Most efforts to understand the population biology of pathogens have focussed on specialist pathogens, and population biologists have successfully developed a formal understanding of the dynamics and evolution of single-host pathogens. However, most pathogens of humans, animals and plants are multi-host pathogens 
. As stated by Woolhouse et al. 
“understanding the more complex population biology of multi-host pathogens will be one major challenge in the 21st century “. There is evidence that within an ecosystem the prevalence of multi-host pathogens may differ largely for the different species of their host range [e.g., 
]. Similarly, there is evidence of large differences in the prevalence on a host species of the various pathogens that are able to infect it [e.g., 
]. However, no attempt has been made, to our knowledge, to analyse if differences in the distribution of multi-host pathogens over their hosts are random or if there are associations between hosts and pathogens. The uncovering of associations between hosts and pathogens would be highly relevant to understand and model the population biology of multi-host pathogens, and for understanding the phenomenon of generalism itself.
We present here indices and tests to analyse if there is association between multi-host pathogens and their hosts. The proposed indices of selectivity for the pathogen and for the host measure the degree of association between hosts and pathogens. The tests analyse the homogeneity of distribution of a pathogen over different host species or populations, and of different pathogens on a host, and analyse how significantly the values of the indices departs from zero (i.e. no association). The literature on pathogen ecology does not abound with data on the prevalence of various pathogens on various hosts. Hence, we have applied these indices to our unpublished data on the prevalence of five insect-borne plant viruses on 21 species of wild plants in an agroecosystem in central Spain over a three year period.
The analysis of the prevalence of the different viruses in each host species by the homogeneity test that we propose, shows that half of the analysed plant species showed an index of selectivity of the host (ISH) significantly different from zero. The distribution of the host species showing virus selectivity was not related to taxonomy, habitat (fallow fields, edges or wastelands), seasonality or vegetative cycle (annual vs. perennial) (not shown). Interestingly, there was a positive correlation between the ISH and the average virus prevalence for these 21 host plant species, showing that the more selective hosts are more prone to be virus-infected, obviously by the virus(es) that better infects them. This phenomenon suggests that in spite that each host encounters a wide array of pathogens, mechanisms of escape and/or resistance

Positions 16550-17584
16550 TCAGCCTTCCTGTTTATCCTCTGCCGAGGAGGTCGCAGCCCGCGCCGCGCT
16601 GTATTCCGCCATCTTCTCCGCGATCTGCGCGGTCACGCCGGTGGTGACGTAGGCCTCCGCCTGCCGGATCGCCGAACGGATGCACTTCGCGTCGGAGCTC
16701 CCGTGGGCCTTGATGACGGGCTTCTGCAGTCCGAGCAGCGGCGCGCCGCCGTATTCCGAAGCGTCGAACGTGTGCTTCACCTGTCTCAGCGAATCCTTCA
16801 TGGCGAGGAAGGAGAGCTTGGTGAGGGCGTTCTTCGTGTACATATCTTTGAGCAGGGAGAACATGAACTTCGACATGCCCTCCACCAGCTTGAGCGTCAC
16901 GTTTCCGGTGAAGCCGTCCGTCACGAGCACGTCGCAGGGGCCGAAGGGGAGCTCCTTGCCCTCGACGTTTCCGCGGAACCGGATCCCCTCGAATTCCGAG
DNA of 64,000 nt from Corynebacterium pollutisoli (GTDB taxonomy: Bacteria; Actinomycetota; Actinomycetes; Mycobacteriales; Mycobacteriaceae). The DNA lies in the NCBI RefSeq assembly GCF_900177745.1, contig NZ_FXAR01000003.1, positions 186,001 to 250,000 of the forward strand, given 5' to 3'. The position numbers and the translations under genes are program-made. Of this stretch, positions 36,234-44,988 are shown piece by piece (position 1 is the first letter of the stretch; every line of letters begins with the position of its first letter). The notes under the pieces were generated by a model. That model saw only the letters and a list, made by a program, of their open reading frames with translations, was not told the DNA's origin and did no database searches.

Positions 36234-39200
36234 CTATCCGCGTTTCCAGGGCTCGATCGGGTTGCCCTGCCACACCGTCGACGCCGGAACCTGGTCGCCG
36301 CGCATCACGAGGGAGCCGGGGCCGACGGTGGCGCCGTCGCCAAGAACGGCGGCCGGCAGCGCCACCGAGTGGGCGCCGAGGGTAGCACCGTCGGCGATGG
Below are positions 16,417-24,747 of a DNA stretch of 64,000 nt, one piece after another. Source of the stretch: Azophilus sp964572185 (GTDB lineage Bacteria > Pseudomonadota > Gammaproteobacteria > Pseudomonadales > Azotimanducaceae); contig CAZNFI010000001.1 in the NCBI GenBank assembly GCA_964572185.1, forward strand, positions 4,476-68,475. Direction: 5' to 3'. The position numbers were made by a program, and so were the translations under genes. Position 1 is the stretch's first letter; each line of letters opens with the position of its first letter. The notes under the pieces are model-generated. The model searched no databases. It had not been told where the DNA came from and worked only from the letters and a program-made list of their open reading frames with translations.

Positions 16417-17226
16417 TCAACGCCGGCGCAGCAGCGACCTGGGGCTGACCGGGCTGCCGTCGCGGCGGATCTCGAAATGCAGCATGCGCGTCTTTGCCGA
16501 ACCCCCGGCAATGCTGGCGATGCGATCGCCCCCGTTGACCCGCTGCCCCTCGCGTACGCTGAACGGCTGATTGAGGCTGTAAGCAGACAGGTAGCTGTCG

to some of them would operate, which could explain their selectivity. In fact, contingency analysis of counts of infected hosts by different viruses, suggest that different viruses specialise on different hosts.
The analysis of the homogeneity of prevalence of a virus over its host species showed that for three of the five analysed viruses there was a significant host association, i.e., the value of the index of selectivity for the pathogen (ISP) significantly departed form zero. One major and unexpected finding of the analysis was that there was a positive and highly significant correlation between the value of the ISP and the prevalence of the viruses. The value of the ISP was not conditioned by the number of host plant species infected by each virus, as there was no correlation (r
0.173 in a Spearman rank correlation test) between ISP and the number of plant species that each virus infected in the analysed system i.e., the more selective viruses were not those infecting a smaller number of plant species. Thus, the more host-selective viruses were those that did best in the analysed ecosystem. This result could be highly relevant for understanding the evolution of generalism in pathogens. Although most described pathogens are generalists, the advantages of generalism are poorly understood. A generalist strategy provides the pathogen with more opportunities for transmission and survival, but it is predicted that evolution would favour specialism, because pathogen-host co-evolution could result in functional trade-offs that would limit the generalist fitness in any one host